On 10 November 2021, the Magistrates Court of Petah Tiqva (Judge Oshrit Rotkopf) dismissed a claim filed by Alon Alalouf (the plaintiff) against the gas company Supergas Israel Gas Distribution Ltd after a gas explosion at a residential complex.(1) The claim also implicated the owner of the complex and the insurance company that covered it. The Court, however, did not believe that these parties were liable for the incident.


On 4 March 2015, a gas explosion followed by a fire occurred at an apartment located in a residential complex in the Sha'ar Yeshuv township.

As a result of the event, a tenant living in the apartment where the explosion took place, died from his injuries several weeks later. Property damage was caused both to the deceased and to plaintiff's apartment.

In February 2017, the plaintiff filed a statement of claim with the Magistrates Court of Petah Tiqva, arguing that the gas company is liable for the explosion and fire, as a result of which he sustained mental disability and property damage.


Plaintiff's arguments
According to the statement of claim, on the morning of the event, the plaintiff smelled a strong gas odour in his bathroom. He left his apartment but was unable to find the source of the odour.

Shortly after the plaintiff returned to his apartment, an explosion occurred. The plaintiff then heard his neighbour, the deceased, calling for help. The plaintiff went to the deceased's apartment in order to assist in his rescue, while both of the residential units were on fire.

The plaintiff argued that Supergas provided the gas services for the residential complex, including the apartment of the deceased, where the explosion occurred. Therefore, the plaintiff argued that the gas explosion and the fire were caused due to the negligence of Supergas and/or its employees.

This claim was filed also against the estate of the deceased, the owner of the residential complex and its insurer, as well as against a gas technician who provided gas services to the owner.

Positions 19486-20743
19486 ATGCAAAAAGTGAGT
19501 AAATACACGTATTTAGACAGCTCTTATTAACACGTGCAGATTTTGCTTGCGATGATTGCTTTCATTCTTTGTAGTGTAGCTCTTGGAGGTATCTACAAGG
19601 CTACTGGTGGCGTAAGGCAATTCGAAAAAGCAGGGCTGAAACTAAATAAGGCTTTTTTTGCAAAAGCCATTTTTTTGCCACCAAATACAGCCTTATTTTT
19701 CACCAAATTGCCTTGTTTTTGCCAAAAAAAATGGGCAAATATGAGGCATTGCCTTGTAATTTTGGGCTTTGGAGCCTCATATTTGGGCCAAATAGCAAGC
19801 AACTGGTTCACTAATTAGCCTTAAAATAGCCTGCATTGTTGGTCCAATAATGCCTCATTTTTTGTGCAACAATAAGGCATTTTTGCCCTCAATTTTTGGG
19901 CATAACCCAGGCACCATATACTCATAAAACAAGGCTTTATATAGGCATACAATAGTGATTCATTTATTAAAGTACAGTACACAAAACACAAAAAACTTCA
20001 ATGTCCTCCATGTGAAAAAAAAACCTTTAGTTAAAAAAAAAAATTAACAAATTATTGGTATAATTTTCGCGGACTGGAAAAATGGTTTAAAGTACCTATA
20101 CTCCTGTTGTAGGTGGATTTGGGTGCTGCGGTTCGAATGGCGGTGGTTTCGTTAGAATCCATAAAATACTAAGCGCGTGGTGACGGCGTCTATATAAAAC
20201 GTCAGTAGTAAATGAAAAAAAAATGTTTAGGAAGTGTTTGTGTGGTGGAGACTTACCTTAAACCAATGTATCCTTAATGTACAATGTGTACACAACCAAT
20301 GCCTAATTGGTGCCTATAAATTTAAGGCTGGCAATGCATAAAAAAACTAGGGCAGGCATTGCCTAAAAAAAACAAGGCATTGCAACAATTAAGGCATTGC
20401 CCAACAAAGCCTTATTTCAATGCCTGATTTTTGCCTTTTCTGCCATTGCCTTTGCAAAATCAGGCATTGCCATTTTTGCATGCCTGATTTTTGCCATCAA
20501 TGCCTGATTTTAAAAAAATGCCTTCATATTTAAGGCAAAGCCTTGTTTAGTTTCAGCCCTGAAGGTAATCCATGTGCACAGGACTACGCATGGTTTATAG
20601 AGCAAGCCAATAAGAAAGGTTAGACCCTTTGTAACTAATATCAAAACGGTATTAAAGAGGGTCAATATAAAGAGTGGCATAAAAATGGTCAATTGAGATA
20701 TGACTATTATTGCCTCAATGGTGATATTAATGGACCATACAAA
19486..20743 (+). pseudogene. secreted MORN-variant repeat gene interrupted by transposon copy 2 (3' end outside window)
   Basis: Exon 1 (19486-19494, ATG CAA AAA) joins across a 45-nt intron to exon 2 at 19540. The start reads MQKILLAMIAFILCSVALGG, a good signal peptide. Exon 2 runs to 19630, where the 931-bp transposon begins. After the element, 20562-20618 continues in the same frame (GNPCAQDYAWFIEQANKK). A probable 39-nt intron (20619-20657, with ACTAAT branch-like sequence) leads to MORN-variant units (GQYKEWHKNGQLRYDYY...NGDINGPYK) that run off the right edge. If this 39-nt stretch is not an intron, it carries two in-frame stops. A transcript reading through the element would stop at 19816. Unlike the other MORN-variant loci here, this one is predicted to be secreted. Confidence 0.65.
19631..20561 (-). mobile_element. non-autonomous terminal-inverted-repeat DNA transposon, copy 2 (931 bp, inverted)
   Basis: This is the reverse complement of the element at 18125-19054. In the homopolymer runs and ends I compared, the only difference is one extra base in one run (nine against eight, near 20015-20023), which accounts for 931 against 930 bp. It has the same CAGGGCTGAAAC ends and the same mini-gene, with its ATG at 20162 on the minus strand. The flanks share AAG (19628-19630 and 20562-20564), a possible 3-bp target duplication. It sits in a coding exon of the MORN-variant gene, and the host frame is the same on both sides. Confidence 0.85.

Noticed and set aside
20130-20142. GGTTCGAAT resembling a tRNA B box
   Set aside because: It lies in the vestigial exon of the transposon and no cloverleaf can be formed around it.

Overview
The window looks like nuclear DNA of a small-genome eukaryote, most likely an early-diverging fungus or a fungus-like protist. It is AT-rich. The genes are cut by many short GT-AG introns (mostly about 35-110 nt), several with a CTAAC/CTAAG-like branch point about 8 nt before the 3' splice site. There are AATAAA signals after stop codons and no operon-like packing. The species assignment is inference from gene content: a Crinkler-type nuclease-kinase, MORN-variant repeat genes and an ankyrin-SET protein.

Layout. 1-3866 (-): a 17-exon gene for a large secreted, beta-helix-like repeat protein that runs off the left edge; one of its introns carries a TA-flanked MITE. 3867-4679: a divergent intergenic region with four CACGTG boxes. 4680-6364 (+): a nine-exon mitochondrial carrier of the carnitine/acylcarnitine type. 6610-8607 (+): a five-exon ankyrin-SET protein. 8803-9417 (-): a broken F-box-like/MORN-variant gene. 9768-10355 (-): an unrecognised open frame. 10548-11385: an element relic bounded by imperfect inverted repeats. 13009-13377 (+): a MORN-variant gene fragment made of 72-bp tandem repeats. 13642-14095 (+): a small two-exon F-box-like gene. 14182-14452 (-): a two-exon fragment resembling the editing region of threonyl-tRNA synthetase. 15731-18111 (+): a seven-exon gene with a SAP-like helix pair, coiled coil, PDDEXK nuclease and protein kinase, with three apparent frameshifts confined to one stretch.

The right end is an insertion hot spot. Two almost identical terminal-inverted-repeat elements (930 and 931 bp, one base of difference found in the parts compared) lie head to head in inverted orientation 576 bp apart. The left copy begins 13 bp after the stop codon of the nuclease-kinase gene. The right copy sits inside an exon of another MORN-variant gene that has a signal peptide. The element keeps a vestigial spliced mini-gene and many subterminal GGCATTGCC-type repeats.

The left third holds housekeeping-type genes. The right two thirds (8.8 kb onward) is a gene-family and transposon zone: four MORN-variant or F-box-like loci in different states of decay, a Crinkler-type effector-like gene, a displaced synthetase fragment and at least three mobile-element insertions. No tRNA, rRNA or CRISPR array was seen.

Supergas' arguments
Supergas argued that the claim should be dismissed in limine, due to lack of cause of action and/or privity. In addition, according to the findings of the investigation conducted by the relevant authorities shortly after the event (ie, fire and rescue services, the Ministry of National Infrastructure and the police), at the deceased's residence there were a number of gas appliances, while there was only one gas valve.

Supergas argued that these findings indicate that the deceased was negligent in that he chose to independently and unprofessionally disconnect the gas pipe connected to the single gas valve located in his living room and connect it to different gas appliances.

It was further argued that the investigation shows that the deceased used a gas stove by connecting it to the gas valve placed in the kitchen wall using a long flexible pipe that stretched from the kitchen wall up to the centre of the living room.

All this, despite the danger inherent in the disconnection and independent connection of the gas, led to the unfortunate event and Supergas' dismissal of liability.

Moreover, Supergas argued that the gas system that it had examined during the two inspections at the site in 2012 (mandatory by law to be carried out every five years) was found to be in order.